The looming winter months, increased hospitalizations for COVID and the Omicron variant took the world by surprise in late November, and health experts opined that Omicron may spread even more quickly than the Delta variant.

Just a few days earlier, the Sixth Circuit determined the ETS’ fate would be decided by a 3-judge panel rather than a single judge. Sixteen active judges on the Sixth Circuit wrote opinions in favor and against this decision, and there was speculation in the legal community on who would sit on the 3-person panel for the Sixth Circuit and determine the ETS’ fate. Legal scholars surmised that based on the concurring and dissenting opinions filed regarding the decision to have a 3-judge panel, that the panel consisted of one judge appointed by the Obama administration, one judge appointed by the George W. Bush administration, and one judge appointed by the Trump administration.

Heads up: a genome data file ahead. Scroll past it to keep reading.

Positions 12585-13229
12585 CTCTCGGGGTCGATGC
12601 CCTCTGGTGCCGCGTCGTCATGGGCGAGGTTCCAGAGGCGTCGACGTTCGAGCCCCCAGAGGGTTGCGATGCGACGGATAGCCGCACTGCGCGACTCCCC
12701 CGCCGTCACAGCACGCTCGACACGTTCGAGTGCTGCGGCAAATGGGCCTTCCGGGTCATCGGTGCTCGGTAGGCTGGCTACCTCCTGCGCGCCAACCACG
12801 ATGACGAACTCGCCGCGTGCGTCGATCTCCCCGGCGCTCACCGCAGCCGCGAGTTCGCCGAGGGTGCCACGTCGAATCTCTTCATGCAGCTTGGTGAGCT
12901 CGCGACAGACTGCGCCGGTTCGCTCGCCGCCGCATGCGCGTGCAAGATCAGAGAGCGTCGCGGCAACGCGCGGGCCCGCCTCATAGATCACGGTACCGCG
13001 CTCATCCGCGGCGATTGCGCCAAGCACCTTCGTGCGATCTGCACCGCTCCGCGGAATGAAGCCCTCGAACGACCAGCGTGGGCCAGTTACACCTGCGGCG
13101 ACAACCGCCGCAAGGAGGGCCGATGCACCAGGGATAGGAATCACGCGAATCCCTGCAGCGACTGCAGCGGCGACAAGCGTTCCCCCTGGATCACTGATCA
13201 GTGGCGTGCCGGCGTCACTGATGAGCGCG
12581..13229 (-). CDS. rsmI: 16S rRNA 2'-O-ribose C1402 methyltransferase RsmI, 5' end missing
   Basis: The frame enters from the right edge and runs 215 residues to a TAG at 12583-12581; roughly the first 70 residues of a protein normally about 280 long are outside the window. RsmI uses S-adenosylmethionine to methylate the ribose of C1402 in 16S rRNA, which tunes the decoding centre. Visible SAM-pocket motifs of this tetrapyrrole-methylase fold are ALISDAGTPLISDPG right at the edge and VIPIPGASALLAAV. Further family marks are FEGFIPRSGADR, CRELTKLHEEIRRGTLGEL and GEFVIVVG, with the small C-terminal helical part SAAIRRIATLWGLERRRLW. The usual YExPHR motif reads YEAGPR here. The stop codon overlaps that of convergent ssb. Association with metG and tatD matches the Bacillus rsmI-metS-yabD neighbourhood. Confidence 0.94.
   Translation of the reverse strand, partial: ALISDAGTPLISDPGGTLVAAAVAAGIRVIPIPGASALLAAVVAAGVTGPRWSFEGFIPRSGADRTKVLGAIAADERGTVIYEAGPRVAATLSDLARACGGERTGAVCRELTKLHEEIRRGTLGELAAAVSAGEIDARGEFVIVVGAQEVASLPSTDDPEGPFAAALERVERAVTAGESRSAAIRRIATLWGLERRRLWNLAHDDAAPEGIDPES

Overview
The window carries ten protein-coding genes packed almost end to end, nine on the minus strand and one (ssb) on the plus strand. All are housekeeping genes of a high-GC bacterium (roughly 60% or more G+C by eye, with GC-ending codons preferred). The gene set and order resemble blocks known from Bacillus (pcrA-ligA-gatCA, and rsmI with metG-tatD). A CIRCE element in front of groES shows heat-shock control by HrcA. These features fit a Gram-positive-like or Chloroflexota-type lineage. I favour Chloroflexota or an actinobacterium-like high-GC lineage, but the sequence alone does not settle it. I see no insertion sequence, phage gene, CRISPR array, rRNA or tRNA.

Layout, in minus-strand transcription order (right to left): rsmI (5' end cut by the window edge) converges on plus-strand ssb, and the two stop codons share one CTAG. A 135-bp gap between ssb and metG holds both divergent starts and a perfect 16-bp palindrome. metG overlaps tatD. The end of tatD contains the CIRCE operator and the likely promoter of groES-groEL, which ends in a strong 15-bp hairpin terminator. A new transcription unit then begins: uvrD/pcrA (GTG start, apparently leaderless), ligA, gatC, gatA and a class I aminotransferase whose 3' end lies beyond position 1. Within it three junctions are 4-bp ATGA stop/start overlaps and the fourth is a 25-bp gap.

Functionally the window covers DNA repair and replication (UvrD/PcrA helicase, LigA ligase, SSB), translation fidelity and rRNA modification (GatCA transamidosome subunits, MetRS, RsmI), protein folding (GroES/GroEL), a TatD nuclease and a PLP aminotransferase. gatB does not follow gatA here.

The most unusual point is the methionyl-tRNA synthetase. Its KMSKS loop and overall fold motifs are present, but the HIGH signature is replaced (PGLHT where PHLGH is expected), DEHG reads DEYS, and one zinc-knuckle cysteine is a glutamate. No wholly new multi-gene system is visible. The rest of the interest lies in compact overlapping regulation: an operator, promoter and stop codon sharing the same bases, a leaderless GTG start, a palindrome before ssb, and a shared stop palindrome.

The Biden administration asked the Court to dissolve the Fifth Circuit’s stay. Late on Friday, December 17, 2021, the Sixth Circuit Court of Appeals panel, in a largely unexpected move—and in a divided opinion—decided to lift the Fifth Circuit’s Order preventing the ETS from taking effect. The Court’s 56-page opinion explained, in part, that

Fundamentally, the ETS is an important step in curtailing the transmission of a deadly virus that has killed over 800,000 people in the United States, brought our healthcare system to its knees, forced businesses to shut down for months on end, and cost hundreds of thousands of workers their jobs….